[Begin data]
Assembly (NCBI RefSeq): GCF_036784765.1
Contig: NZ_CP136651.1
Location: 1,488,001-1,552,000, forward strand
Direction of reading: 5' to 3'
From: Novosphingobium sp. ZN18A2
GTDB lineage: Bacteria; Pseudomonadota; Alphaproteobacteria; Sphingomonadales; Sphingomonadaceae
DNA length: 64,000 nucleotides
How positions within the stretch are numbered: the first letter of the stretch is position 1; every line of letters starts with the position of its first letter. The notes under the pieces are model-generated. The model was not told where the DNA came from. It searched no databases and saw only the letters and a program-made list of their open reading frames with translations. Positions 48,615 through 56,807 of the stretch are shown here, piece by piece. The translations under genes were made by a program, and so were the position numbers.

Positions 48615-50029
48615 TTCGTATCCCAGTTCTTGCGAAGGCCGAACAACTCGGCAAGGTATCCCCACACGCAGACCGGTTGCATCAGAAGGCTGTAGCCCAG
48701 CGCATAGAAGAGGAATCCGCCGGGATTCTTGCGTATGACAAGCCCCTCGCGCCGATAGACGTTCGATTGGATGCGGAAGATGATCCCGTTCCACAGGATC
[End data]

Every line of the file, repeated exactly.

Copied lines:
Assembly (NCBI RefSeq): GCF_036784765.1
Contig: NZ_CP136651.1
Location: 1,488,001-1,552,000, forward strand
Direction of reading: 5' to 3'
From: Novosphingobium sp. ZN18A2
GTDB lineage: Bacteria; Pseudomonadota; Alphaproteobacteria; Sphingomonadales; Sphingomonadaceae
DNA length: 64,000 nucleotides
How positions within the stretch are numbered: the first letter of the stretch is position 1; every line of letters starts with the position of its first letter. The notes under the pieces are model-generated. The model was not told where the DNA came from. It searched no databases and saw only the letters and a program-made list of their open reading frames with translations. Positions 48,615 through 56,807 of the stretch are shown here, piece by piece. The translations under genes were made by a program, and so were the position numbers.

Positions 48615-50029
48615 TTCGTATCCCAGTTCTTGCGAAGGCCGAACAACTCGGCAAGGTATCCCCACACGCAGACCGGTTGCATCAGAAGGCTGTAGCCCAG
48701 CGCATAGAAGAGGAATCCGCCGGGATTCTTGCGTATGACAAGCCCCTCGCGCCGATAGACGTTCGATTGGATGCGGAAGATGATCCCGTTCCACAGGATC